The New York Times Book Review
Much of [The Guardians] force emanates from the atmosphere of confusion Manguso summons, whirling from cadaver to apparition to psycho�pharmaceutical side effect: grief deranges us. Ultimately her subject is less the man who threw himself in front of a train than what traumatic loss strips from a soul.
—Paul Festa

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Product Details

ISBN-13:
9780374167240
Publisher:
Farrar, Straus and Giroux
Publication date:
02/28/2012
Pages:
128
Product dimensions:
5.74(w) x 8.54(h) x 0.60(d)

Read an Excerpt

 

The Thursday edition of the Riverdale Press carried a story that began An unidentified white man was struck and instantly killed by a Metro-North train last night as it pulled into the Riverdale station on West 254th Street.
The train’s engineer told the police that the man was alone and that he jumped. The police officers pulled the body from the track and found no identification. The train’s 425 passengers were transferred to another train and delayed about twenty minutes.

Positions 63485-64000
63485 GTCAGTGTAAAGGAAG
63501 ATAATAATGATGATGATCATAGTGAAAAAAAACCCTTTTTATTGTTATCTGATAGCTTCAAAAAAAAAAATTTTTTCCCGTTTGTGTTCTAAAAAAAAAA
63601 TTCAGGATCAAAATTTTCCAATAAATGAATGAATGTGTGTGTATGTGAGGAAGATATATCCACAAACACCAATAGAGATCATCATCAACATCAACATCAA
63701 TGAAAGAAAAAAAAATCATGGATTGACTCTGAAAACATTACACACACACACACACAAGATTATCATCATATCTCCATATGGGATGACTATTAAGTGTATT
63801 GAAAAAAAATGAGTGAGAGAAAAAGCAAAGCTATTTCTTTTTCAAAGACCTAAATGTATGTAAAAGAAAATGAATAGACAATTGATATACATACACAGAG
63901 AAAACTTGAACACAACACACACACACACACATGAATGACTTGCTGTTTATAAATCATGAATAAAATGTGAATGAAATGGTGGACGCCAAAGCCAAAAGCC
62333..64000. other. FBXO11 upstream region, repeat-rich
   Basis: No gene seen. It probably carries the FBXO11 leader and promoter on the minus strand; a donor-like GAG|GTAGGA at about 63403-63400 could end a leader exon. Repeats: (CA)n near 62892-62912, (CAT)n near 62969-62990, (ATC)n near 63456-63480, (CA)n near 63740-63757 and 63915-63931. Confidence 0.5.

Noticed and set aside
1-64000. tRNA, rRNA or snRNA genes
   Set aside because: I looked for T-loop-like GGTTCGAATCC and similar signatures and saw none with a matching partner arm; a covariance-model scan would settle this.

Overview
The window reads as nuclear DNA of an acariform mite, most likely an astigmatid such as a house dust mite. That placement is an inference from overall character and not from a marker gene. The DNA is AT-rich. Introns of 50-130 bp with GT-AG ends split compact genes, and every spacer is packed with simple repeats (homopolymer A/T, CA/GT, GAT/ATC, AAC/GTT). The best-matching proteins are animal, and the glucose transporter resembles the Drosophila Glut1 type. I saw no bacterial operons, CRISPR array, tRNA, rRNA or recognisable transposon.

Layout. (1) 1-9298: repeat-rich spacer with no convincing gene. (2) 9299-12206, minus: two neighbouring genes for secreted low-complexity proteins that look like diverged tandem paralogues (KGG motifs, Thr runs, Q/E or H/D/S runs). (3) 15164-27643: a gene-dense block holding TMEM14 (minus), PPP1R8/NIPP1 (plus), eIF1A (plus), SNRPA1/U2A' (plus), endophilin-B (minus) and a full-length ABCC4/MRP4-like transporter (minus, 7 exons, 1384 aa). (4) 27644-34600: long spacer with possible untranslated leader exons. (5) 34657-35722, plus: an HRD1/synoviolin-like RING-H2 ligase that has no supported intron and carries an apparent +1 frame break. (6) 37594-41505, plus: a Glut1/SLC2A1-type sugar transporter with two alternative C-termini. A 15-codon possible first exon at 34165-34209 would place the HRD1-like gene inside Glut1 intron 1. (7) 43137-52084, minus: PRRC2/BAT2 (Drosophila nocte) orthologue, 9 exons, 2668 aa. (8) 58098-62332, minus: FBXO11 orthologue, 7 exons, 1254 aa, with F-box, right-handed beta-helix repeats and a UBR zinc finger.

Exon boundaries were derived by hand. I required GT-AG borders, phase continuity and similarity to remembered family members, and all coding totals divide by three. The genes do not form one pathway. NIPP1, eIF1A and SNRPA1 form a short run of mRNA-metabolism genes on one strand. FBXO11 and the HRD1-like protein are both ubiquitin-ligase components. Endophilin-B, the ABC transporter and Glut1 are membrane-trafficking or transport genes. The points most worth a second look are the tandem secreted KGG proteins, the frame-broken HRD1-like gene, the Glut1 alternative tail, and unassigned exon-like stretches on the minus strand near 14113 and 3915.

*   *   *
If I were a journalist I’d have spoken to everyone and written everything down right away. I’d have gone to the hospital and met all the people who were on the psychiatric ward at the moment Harris walked out the door, and then this book would be a more accurate rendering of the truth.
If I were to write responsibly, with adequate research to confirm certain facts, I’d have to ask people about the last time they saw or spoke with or heard from my friend Harris. I’m afraid to ask his parents those questions. I’m afraid to talk with his last lover. I’m afraid to meet his doctors and the man who drove the train.
For three years I’ve studied klezmer orchestration, the physics of rainstorms, maps of Eastern Europe. I thought I could trade my life for this useless, vigorous research. Since I was afraid to know so many answers, I didn’t ask any questions, and now it’s been three years. Now no one could possibly be able to remember the mundanities of July 23, 2008.